*Money printing in U.S., Japan piles pressure on euro. LONDON/ FRANKFURT, April 16- Many of the factors driving the euro exchange rate to levels that have set off alarm. bells at the European Central Bank are unlikely to go away on.» Read More
For the week ending Friday, February 6, 2009, stocks edged up on a surprising rise in December pending home sales, a smaller than expected contraction in January’s ISM Non-Manufacturing Index, and strong earning results from the pharmaceutical sector.
A day after Obama's stimulus plan was passed in the senate and the Dow dropped 4.6 percent, the S&P 500 is heading to set new lows.
Investors will have to short government bonds at some point despite their current attraction, as the amount of debt issued is "staggering" and inflation risks are down the road, Jim Rogers, CEO of Jim Rogers Holdings, told CNBC Tuesday.
The S&P 500 could rally towards 900 points and a dip in the index to between 810 and 820 would be a buy signal, Paul Daly from MIG Investments told CNBC on Tuesday.
Today, the British pound has been unceremoniously thrown beneath the carriage and trampled (Tut Tut!) as story after story all point in the same direction, says Andrew Busch.
The rally on the Dow Jones Transportation Index will fail and a long-term downturn can be expected for the index, Roelof Van den Akker, chartist at ING Wholesale Banking said Tuesday.
US President Barack Obama won't be there, but many other major world leaders will be on hand, and policy experts say they'll have to do more than just show up if they want to jumpstart the global economy.
The euro will not be around in the next 20 years, but Britain would have been better off had it joined the single European currency when it had a chance, legendary investor Jim Rogers told a British newspaper.
Global stocks ended the week lower Friday on heightened economic fears. The dollar and government bonds gained as investors parked their money in safe havens.
The yen rose toward a 13-1/2 year high against the dollar and a seven-year peak versus the euro on Thursday. While the sterling fell again against the greenback, nearing $1.3618, its lowest since September 1985.
Global stocks were down again Wednesday on continued signs of trouble in the financial sector. Experts tell CNBC that there is more bad news to come.
Barack Obama will become the 44th President of the United States on Tuesday. Ahead of Obama's inauguration, global stocks were mixed on investors' concerns about the economic difficulties confronting the incoming president. Experts on CNBC expect the dollar and U.S. stock market to fall on Obama's induction.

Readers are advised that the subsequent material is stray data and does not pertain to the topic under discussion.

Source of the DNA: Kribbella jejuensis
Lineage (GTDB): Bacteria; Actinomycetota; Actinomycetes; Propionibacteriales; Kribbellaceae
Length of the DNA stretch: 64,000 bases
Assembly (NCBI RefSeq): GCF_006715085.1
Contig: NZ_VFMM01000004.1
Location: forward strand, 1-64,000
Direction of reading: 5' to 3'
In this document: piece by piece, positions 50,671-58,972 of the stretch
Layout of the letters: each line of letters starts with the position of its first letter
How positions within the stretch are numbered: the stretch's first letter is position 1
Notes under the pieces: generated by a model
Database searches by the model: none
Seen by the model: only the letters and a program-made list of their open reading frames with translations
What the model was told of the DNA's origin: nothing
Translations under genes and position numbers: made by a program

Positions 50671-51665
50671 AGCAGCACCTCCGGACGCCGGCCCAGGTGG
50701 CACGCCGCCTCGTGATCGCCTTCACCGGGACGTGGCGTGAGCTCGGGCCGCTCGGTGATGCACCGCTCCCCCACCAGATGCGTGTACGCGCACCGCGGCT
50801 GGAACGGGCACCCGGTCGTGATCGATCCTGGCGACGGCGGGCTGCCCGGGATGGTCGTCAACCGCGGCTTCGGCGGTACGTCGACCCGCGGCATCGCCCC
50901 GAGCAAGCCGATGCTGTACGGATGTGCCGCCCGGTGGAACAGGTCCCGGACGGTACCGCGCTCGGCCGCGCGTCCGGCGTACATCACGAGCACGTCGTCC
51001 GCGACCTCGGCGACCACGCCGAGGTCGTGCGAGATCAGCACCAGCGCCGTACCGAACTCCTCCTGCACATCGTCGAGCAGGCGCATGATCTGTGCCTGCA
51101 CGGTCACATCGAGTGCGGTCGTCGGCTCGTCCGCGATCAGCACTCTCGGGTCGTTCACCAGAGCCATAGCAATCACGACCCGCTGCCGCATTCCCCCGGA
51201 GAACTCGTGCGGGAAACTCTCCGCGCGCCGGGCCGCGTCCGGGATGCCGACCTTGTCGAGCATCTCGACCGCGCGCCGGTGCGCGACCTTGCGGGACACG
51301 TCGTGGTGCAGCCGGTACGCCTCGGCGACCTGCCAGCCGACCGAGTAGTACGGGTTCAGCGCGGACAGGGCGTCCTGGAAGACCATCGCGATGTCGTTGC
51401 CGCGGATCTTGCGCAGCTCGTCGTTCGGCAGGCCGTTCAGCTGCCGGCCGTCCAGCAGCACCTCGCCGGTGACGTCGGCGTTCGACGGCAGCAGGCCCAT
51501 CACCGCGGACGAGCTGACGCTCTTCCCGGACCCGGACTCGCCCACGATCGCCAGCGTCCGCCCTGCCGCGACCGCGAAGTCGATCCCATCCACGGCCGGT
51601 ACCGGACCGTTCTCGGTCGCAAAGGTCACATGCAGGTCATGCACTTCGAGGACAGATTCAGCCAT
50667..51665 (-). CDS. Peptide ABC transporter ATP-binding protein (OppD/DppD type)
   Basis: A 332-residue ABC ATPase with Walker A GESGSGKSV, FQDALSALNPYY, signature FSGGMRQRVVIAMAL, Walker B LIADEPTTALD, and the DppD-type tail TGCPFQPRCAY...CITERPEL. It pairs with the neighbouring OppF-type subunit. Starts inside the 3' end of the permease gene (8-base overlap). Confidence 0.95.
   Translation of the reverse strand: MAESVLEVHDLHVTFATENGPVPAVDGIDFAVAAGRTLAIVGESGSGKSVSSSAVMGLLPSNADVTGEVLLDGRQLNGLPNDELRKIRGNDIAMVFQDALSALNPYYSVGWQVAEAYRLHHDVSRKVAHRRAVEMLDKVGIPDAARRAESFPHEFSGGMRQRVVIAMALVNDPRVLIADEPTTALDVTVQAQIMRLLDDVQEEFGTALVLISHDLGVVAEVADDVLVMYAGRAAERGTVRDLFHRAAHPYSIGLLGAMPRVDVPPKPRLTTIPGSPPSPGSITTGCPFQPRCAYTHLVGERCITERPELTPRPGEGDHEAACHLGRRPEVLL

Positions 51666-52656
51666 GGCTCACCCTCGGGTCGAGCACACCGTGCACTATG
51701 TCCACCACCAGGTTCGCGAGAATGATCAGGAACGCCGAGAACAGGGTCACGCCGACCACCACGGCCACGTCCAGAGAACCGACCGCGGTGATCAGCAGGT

Like children at a funfair with a few quid in their pockets, Gordon Brown and Alistair Darling have dropped their latest coin (this one’s worth 100 billion pounds, or $146 billion) into the whack-a-mole game that is the UK financial market.
Global stocks were up Thursday after the U.S. said it would support Bank of America's purchase of Merrill Lynch with a $20 billion investment by the government and a promise to protect against losses on bad loans, removing a risk for investors. Experts highlight four perils that will dominate 2009.
The European Central Bank is widely expected to cut interest rates by 50 basis points Thursday, to a record low of 2 percent. But how low will the central bank go? Experts tell CNBC euro-zone rates could bottom at 0.5 percent.
The European Central Bank remains stuck to staff projections that the euro zone economy will shrink by just 0.5 percent this year while inflation slows to 1.4 percent and warns of a low-interest rate trap.
A day ahead of the European Central Bank's rate decision, more dismal data showed the euro zone needs monetary easing. But experts tell CNBC that central banks' interest-rate cuts have little impact on the economy in the current financial turmoil.
The euro remained under pressure Tuesday despite the German government approving a second stimulus package worth $64 billion to help Europe's largest economy.
Government bonds are still the safest bet for investors in these uncertain times, and the euro will face an uphill battle as weak economies will need more flexibility, Hugh Hendry, Chief Investment Officer and Partner at Eclectica, told CNBC.
There is a big chance that the Chinese economy will contract, as exports are falling because of the financial crisis that has gripped Western economies, Hugh Hendry, chief investment officer and partner at hedge fund Eclectica, told CNBC.